How to Determine the Age of a Dog
Although our furry friends are only in our lives for a short period of time, we’re in theirs for the majority (if not all) of theirs. This is why it can be so important to make the most of the limited time that we have together.
For this reason, most pet owners will want to know how old their canines are – but dog years aren’t the same as ours. Not only that, but many individuals think that each year of a human’s life equals to 7 of a dog’s, but this isn’t actually the case. Fortunately, finding out how old a dog is isn’t usually a complex task.
Why do people think that each human year is 7 for a dog?
Most people believe that a human year is the same as 7 dog years – but is this really the case? It was believed to be so from around the 1950s, but since then research has helped us to understand that it isn’t an accurate estimation.
But where did the notion come from in the first place? Well, it’s most likely that the number was calculated in accordance to the social and economical climate at that time, as humans generally lived to 70 and dogs to around the age of ten (for most breeds).For this reason, it wasn’t hard to believe that each year of a person’s life equalled to 7 of a dogs’.
Although this isn’t actually correct, it’s been thought to be true for so long that it’s earned status as a common fact, with most individuals not even questioning it.
How to properly calculate dog years
So, if each year of our life isn’t 7 of a dog’s, then how old are our furry friends?
In most instances, the first human year of a medium sized canine’s life equals 15 dog years, the second about 9, and the rest tends to be roughly 5 of their years for each human one. Also, one thing that many individuals don’t know that the first dog year of a canine’s life actually equates to 52 days in human time.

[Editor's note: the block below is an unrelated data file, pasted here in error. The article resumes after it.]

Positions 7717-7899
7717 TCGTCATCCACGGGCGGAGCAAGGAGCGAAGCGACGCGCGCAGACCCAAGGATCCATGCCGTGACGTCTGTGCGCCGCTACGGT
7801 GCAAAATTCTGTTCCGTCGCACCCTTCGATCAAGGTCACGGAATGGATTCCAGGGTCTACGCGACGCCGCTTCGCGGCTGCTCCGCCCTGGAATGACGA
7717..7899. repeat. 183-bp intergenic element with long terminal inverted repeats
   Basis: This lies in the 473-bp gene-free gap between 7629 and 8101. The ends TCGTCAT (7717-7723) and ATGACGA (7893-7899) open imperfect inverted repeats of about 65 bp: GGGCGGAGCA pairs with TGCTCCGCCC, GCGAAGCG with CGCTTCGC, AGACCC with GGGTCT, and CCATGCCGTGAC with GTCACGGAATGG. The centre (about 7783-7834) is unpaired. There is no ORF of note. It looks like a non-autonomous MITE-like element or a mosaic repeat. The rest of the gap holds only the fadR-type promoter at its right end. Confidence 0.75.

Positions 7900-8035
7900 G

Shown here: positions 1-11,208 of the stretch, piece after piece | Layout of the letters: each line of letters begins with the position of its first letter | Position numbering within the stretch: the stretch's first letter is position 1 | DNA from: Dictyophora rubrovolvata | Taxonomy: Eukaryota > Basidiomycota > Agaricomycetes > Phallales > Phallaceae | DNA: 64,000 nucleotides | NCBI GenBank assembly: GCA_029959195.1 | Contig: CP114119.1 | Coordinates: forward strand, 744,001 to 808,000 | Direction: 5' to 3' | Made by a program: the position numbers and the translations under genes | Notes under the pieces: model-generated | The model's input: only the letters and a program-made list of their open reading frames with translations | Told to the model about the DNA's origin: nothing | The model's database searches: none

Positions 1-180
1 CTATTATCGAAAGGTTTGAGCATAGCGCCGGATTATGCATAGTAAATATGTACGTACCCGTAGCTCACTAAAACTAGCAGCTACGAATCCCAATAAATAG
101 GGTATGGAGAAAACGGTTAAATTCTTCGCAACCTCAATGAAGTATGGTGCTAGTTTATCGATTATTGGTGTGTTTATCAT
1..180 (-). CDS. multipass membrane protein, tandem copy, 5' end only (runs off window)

From this information, we can see that a dog’s age increases much quicker than we originally thought they did – and that they mature much faster, too. However, it’s important to note that this is just general guideline, since different sizes and breeds can sometimes have an effect on how their lifespan differs to ours.
Although the ages of different dog sizes are the same for the first 5 years of their life (which converts to 15, 24, 28, 32 and 36), we do begin to see changes when they’re 6 – and this is when it can be the most important to calculate a dog’s age.
For canines under 20 lbs, 6 is equal to 40, whilst it tends to convert to 42 in medium sized dogs (21 to 50lbs) and 45 in large ones (weights above 50lbs). The ages typically go all the way up to 16 human years, which is the equivalent of 80 for smaller pets, 87 for average sized ones and 120 for giant canine breeds.
This is the main reason why bigger canines have a shorter lifespan than smaller ones– and why calculating dog years can be so important.
How did we get these statistics?
We may have better technology and resources these days, but having all these varying numbers for different years may not seem as likely as having just one number (7) for each human year. Although there are a variety of different factors to consider, all of which make it difficult to provide an exact calculation from human ages to those of our furry friends, there are a few things that we do know.
For example, shorter dogs are considered to be elderly when they’re 7 in human years – even though they’ve still got quite a while longer before they’re gone. A large canine, however, is often considered to be a senior at the age of 5 or 6, since they tend to have a shorter lifespan.
The reason why canines at these ages are considered to be elderly is because this is typically the time when most vets see age related health problems in canines, such as reduced hearing or vision. This has helped us to better understand and more accurately calculate the difference between our time and that of our pets.